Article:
New Year’s Eve afternoon was bright and sunny in Tucson, the southern Arizona town I call home. I looked at the clock. It was about twenty minutes to four. If I timed things just right, I should soon be able to hear the New Year’s countdown in Stockholm.
Stockholm? Yes, that’s right. Given the time zone difference, Stockholm, Sweden was eight hours ahead of Arizona. In other words, while we Arizonans had the rest of the afternoon and evening to get through before we could finish up our old year, Swedes, including Stockholm residents, would be starting their New Year’s Day in just twenty minutes. There was but one way an Arizonan could fast-forward the process and start the new year as soon as everyone in Stockholm and the rest of Sweden — through a form of radio-inspired time travel.
I sat down at my computer and pulled down my bookmarks menu. Scrolling down to the radio stations folder, I instantly found and clicked on the link for P4, the Stockholm-based radio station that had long been my favorite Swedish station. After a brief interval, the sounds of P4 soon issued forth from my computer.
I found — by no means for the first time — that a number of songs played on the radio station were in English. I recognized the melodies of rock tunes I’d heard long ago. No doubt the songs had been chosen with a young, English-speaking audience in mind, since the younger crowd had the strength and stamina required for staying up until midnight and seeing the new year in. Since the end of World War II, English has been taught in Sweden to children as young as elementary school age. No doubt the radio listeners currently tuned in to the Stockholm station had all gotten A’s in English.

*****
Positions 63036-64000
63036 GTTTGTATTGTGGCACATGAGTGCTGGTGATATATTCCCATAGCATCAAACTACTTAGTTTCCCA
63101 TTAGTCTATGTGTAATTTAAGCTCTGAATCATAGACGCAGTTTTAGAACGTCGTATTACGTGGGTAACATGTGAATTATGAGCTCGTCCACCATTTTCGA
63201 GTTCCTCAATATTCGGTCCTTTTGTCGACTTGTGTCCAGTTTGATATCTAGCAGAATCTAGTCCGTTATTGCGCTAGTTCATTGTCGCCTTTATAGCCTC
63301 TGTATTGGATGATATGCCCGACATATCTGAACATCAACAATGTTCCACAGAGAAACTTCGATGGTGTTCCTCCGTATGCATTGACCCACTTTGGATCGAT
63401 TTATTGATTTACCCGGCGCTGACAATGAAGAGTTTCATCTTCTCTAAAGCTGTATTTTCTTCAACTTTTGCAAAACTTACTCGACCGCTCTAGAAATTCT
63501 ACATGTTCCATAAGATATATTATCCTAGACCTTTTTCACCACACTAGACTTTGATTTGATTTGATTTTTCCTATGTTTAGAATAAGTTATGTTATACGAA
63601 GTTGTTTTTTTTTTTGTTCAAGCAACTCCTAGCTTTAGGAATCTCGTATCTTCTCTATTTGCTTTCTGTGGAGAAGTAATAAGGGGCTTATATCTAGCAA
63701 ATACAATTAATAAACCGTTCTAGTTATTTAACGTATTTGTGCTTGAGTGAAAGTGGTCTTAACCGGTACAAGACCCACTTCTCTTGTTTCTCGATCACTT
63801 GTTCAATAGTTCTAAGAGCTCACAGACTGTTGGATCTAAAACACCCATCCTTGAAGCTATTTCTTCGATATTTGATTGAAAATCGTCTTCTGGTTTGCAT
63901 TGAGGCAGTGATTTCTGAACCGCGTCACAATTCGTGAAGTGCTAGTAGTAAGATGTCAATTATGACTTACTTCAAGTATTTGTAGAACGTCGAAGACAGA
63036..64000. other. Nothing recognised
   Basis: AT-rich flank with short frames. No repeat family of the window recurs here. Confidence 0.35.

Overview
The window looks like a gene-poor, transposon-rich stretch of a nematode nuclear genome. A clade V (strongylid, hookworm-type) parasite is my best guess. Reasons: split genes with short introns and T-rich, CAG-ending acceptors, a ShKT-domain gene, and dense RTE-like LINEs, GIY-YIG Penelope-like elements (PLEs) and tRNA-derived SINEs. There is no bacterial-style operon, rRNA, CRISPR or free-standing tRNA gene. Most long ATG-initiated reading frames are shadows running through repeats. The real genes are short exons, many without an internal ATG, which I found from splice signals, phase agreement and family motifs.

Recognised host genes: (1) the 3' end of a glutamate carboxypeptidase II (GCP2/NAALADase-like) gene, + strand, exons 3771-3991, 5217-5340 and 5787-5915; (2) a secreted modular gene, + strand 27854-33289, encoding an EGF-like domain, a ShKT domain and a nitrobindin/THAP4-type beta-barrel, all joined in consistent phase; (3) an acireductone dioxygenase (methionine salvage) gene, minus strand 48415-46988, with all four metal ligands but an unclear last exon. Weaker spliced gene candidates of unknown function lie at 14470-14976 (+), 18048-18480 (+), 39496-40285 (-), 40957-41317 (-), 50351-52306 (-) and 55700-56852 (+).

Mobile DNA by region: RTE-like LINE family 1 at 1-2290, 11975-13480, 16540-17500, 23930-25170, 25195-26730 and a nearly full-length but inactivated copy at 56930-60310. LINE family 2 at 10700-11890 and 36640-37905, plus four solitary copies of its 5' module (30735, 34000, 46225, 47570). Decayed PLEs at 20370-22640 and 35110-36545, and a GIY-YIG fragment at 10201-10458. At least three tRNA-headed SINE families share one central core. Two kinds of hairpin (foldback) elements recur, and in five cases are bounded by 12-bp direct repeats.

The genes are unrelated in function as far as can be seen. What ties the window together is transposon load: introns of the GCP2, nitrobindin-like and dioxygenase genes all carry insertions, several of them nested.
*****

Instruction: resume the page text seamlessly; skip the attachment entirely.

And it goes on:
The minutes passed. With midnight in Sweden now just moments away, the radio station’s mood underwent a major change. The rapid approach of the new year had not escaped the notice of the good folks at P4. The music, for the time being, had come to an end. A bell was ringing. As it rang, a man began to read a poem. The poem’s focus was “Nyårsklockan” (New Year’s bell). The verses spoke of ringing out the old and ringing in the new, about the death of the old year but also about new beginnings. It was indeed a solemn occasion, a time for reflection on the events of the year rapidly drawing to a close, as well as a time for wondering what the new year would bring.
The man concluded his reading of the poem. And then I heard the first Swedish song to go over the airwaves since I had tuned in. Swedish voices broke into the strains of “Du gamla, du fria,” Sweden’s national anthem. On that patriotic note, Sweden’s new year began.
No doubt about it, my Swedish radio-style New Year had been a moving and unforgettable occasion. Feeling inspired, I posted a brief account of my radio listening adventure on LinkedIn, along with an accompanying Happy New Year’s message. I also fired off an email about it to a local Swedish-American friend.
Having sent out those messages, I still felt a need to do something more. Curious, I decided to see what online information I could dig up on the poem. I learned that the poem bearing the title “Nyårsklockan” was actually a Swedish translation of the English “Ring Out, Wild Bells,” originally penned by Alfred, Lord Tennyson. The poet had probably little dreamed that his poem, published in 1850, would inspire Swedes to start an annual tradition. However, that was precisely what happened. To this day, the Swedish “Nyårsslockan” poem is recited annually in Sweden as New Year’s Eve draws to a close.
As for my Swedish-American friend, reading my account of the P4 listening session brought back old memories. Having spent her growing up years in Sweden (she immigrated to the USA as a young woman in the 1950s), she recalled well how, during her childhood and teenage years, she got to stay up until midnight and hear the poem read on the radio.
No doubt about it, listening to radio stations based in far away places exposes one to far more than just foreign languages; one can also pick up priceless tidbits of information about a country’s culture. One never knows what one might learn when listening to the radio!
P4 Stockholm radio station (http://sverigesradio.se/sida/default.aspx?programid=103) (To hear what is currently airing, go to the upper right corner of the home page and click on the arrow appearing below the term “Lyssna direkt.”)
“Ring Out, Wild Bells” Wikipedia entry (http://en.wikipedia.org/wiki/Ring_Out,_Wild_Bells)
“Nyårsklockan.” Author: Alfred, Lord Tennyson. Translator: Edvard Fredin. (http://sv.wikisource.org/wiki/Ny%C3%A5rsklockan)